You busy yourselves with your veils, you twitch them hither, you twitch them thither; you gild them here and there with gold thread, and spend thereon all your time and trouble. You will spend a good six-months work on a single veil which is sinful great trevail- and all that men may praise thy dress.

A French song of the 13th century tells of a traveling merchant who sold kerchiefs with flowers and birds embroidered on them, although most contemporary illustrations of that time period show plain white of varying degrees of fineness and fabric.

The Goffered Veil or Nebule
This veil was mostly popular during the period of 1350 to 1380, although there are examples of this style of veil both earlier and later. It consisted of an intricate lattice or honeycomb effect made from ruffles which formed a frame around the face. It was usually held in place by a fillet. The goffered veil was still worn by all levels of society. It was also known as the nebule.

Many illuminations, manuscripts, brasses and effigies show this style of headdress. The detail shown here at left is a statue dated at around 1370 to 1430 of the Madonna and Child showing a veil which is ruffled on the top and at the ends. Many English churches also show this type of veiling. Lady Despencer wears the goffered veil in her effigy at Tewkesbury Abbey, as does a brass of Margaret Torrington in Great Berkhampstead Church, Hertfordshire.

Pleated or frilled veils
The painting at right by Van Eyck Portrait of Margareta Van Eyck, dated 1433, shows a wonderful example of a ruffled veil worn in many layers.

The detail, at right, shows a close up of the pleated ruffles which appear to have been pleated separately and then sewn on to the main veil. This kind of pleating could be either a single layer or many layers.

Wimples & Gorgets
Do you want to keep your skin white? Might you have concerns about freckles and damage from the sun and the elements? The medieval woman had the answer.

The wimple or gorget was widely worn by all medieval women of good breeding and it was only later in time that it was dropped for daily wear by the general populace and retained by nuns and holy women. It was not uncommon, although, for a married woman to wear one if she so chose. Effigies and paintings from the 13th century right through to the 15th century show women wearing wimples.

The difference between a wimple and a gorget.
The difference between a wimple and a gorget, is that the wimple encircles the entire head under the veil, whereas a gorget covers the neck alone and was usually draped upwards and tucked into either a headdress or styled hair.

The most modest way to wear a wimple was over the chin, not under it, as is generally supposed. The image detail at left, Madonna, painted in 1345 by Vitale Da Bologna, shows the correct positioning of the wimple. Wimples were also usually worn by widows regardless of their age.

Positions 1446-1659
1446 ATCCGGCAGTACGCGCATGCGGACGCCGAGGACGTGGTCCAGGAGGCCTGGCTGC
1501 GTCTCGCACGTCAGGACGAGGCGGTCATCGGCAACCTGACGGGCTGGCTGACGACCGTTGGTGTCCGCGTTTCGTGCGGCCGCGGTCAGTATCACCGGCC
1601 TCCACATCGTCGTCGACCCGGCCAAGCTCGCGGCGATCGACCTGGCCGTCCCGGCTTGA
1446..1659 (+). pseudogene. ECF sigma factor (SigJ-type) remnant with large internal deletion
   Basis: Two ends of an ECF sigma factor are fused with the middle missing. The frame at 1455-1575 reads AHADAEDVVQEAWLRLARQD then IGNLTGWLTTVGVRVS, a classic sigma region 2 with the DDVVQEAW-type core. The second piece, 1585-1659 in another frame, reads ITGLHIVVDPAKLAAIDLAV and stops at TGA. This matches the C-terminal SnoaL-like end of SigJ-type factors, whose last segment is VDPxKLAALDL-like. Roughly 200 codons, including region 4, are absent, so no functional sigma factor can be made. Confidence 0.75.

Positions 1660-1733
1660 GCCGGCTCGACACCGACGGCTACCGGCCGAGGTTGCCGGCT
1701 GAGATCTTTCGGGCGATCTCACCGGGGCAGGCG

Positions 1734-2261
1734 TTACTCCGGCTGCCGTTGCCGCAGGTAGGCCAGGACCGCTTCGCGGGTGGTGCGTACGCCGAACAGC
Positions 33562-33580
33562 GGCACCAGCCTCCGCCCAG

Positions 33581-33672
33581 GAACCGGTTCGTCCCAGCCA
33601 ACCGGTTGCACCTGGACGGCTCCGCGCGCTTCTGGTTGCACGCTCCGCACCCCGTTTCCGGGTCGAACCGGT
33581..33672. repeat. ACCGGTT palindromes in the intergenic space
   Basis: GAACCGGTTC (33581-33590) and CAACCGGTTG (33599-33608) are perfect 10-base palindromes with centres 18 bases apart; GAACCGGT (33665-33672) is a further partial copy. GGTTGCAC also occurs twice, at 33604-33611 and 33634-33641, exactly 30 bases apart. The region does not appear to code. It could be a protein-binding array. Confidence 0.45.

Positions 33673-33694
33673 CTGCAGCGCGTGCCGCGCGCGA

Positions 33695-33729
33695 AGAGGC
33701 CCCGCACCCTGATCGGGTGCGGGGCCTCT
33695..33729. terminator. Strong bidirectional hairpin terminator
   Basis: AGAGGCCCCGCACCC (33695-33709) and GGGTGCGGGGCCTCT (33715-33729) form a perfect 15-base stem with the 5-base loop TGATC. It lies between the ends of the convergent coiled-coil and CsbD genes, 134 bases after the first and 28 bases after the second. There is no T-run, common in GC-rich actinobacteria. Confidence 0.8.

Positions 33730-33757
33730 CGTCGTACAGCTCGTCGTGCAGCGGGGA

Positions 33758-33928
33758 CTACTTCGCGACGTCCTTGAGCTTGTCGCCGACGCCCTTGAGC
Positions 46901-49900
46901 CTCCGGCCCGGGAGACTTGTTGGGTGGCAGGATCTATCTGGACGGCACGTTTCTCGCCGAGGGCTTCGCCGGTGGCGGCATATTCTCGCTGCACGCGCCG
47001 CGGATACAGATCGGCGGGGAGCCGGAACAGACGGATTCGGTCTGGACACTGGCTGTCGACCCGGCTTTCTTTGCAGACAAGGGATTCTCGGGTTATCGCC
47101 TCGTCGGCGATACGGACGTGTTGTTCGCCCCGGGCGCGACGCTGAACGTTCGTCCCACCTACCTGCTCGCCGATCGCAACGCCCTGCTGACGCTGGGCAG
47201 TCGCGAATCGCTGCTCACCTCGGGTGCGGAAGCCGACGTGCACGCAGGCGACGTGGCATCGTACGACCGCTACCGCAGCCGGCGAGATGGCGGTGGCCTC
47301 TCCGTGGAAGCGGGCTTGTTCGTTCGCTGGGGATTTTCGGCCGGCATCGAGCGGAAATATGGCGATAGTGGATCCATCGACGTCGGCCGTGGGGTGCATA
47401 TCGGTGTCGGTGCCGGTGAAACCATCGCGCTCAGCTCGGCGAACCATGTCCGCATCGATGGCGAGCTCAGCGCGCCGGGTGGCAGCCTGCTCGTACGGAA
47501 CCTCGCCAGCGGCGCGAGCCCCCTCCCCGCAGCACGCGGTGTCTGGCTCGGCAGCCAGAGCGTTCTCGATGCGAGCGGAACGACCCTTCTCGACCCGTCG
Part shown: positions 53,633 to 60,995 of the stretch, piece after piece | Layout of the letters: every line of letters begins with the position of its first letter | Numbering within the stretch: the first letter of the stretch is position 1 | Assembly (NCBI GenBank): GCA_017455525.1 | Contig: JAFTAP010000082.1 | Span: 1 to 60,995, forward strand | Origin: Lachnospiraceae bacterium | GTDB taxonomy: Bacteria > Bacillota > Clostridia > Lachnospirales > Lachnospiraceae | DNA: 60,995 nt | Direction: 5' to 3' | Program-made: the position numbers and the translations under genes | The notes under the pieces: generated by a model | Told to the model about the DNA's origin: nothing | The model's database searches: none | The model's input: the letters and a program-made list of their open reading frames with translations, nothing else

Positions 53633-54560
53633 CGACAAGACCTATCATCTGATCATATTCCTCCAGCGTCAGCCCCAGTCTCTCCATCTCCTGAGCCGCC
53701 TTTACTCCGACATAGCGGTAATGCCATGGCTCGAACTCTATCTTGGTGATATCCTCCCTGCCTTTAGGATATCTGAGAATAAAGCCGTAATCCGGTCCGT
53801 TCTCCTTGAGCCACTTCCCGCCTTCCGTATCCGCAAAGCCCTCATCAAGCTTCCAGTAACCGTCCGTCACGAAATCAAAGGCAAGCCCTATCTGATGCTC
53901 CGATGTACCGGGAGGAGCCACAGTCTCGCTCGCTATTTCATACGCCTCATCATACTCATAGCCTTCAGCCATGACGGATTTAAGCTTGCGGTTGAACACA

Wimple shapes and sizes.
It appears there is no one standard size or shape to the wimple other than it passes under the chin and over the neck. It can be a rectangular piece which wraps around the head and neck or a circular piece with a hole cut for the face. There seems to be no one correct way. Some appear to be scanty and other quite voluminous depending on the time period.

This detail at right is taken from a brass memorial of Elizabeth de Northwood from 1335. She is modestly wearing a gorget, as is expected of a married woman, but still shows a deal of her carefully arranged hairstyle.

It is important to note that although we can see some of her hair, it is dressed and not out or flowing in any way.

Wimple fabrics and colours
As with veils, wimples and gorgets could be made from a variety of fabrics in the middle ages- ranging from fine opaque linens to very fine silks. For the poorer woman, thick wool or linen was both a practical and warm option to provide protection from the elements- warmth in winter and protection from the sun in summer.

The detail at right is from the Maciejowski Bible, Manoah and his Wife Give Sacrifice. It shows an everyday woman wearing an opaque wimple and veil. Contemporary images and artifacts from the 14th century and earlier show that as with veils, white was the most overwhelmingly popular colour.

One contemporary writer, Robert Mannyng complained about saffron coloured kerchiefs and wimples, as they made it difficult for a man to tell if he was looking at a yellow wimple or yellowed skin, so it must be concluded that coloured veils and wimples were not entirely unknown.